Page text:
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7 Things to Know About Chemo Brain

contributed by Ian Demsky

Mature Black man talks to nurse in an exam room
Photo by GettyImages

Many people who have undergone treatment for cancer, especially chemotherapy, report they just don’t seem to be able to think as clearly as they used to. N. Lynn Henry, M.D., Ph.D., the breast oncology disease lead at the Rogel Cancer Center, shares the latest research findings on “chemo brain.”

It’s real

Forgetfulness, trouble concentrating, difficulty multitasking — about 1 in 3 patients experience mental changes following cancer treatment. Researchers have been giving the topic serious study since the mid-1990s.

Doctors don’t like the term ‘chemo brain’

It sounds pretty scary — and they don’t want fear of the mental side effects deterring patients from getting effective treatments for their cancer. Your doctor might use the term “cancer-related cognitive impairment” instead.

There can be many factors involved

Cognitive impairment is most commonly associated with chemotherapy, but other types of treatment can also affect thinking. Older age, pain, depression, trouble sleeping and other health problems can also play a role.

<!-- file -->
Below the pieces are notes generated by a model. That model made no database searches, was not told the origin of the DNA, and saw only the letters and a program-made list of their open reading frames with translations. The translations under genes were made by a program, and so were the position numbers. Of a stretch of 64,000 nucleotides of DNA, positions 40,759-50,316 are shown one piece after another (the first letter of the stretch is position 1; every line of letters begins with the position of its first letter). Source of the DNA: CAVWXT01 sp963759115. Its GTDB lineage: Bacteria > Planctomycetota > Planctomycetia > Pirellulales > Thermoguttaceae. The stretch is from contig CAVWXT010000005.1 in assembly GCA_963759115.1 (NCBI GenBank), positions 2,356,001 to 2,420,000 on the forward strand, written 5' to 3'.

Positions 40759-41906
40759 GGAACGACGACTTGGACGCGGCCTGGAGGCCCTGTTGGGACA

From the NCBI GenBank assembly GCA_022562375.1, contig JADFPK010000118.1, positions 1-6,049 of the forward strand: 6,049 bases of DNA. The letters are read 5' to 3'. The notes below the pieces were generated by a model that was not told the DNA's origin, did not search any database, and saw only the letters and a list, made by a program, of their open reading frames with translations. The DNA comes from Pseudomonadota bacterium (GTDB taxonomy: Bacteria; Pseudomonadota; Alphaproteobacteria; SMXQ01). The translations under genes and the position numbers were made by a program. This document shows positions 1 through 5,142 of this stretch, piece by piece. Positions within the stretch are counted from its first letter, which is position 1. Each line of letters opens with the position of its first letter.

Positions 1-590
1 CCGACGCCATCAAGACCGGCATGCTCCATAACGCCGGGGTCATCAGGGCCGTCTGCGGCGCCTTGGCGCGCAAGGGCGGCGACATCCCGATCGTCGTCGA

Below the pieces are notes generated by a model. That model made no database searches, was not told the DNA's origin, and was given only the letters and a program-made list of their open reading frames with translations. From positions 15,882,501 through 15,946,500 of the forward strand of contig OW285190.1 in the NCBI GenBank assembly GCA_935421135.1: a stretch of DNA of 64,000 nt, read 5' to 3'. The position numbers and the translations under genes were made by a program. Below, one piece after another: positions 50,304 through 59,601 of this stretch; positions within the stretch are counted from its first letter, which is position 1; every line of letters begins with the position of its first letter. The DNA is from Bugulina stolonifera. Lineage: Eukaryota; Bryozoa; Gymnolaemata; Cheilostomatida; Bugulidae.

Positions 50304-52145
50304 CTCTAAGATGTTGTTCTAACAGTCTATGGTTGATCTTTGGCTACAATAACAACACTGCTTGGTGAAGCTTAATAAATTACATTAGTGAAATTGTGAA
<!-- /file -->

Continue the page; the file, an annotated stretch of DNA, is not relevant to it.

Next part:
Testing exists — but it’s complicated

Doctors have questionnaires and formal tests to measure mental changes, but the results don’t always line up with what patients say they’re experiencing. Considerable research is being done to develop better, more reliable tests.

Help is available

Care teams can help patients manage mental side effects from cancer treatment just like they do with physical side effects.

Working on certain risk factors may lessen the effects

Directly addressing a patient’s anxiety, pain, trouble sleeping and fatigue can help improve symptoms.

Research shows several effective treatments

There is no standard treatment for chemo brain, but a growing body of research shows that cognitive rehabilitation and behavioral therapy programs, exercise, and mindfulness programs each were associated with perceived and objective improvements. Some medications, like anti-dementia drugs, appear promising, but more research is needed.


Our Cancer Rehabilitation Program offers a team-based approach to help people get back on track before, during and after cancer treatment:

Download/print the Fall, 2021 issue of Thrive or continue reading the online version.

Thrive Issue: 
Fall, 2021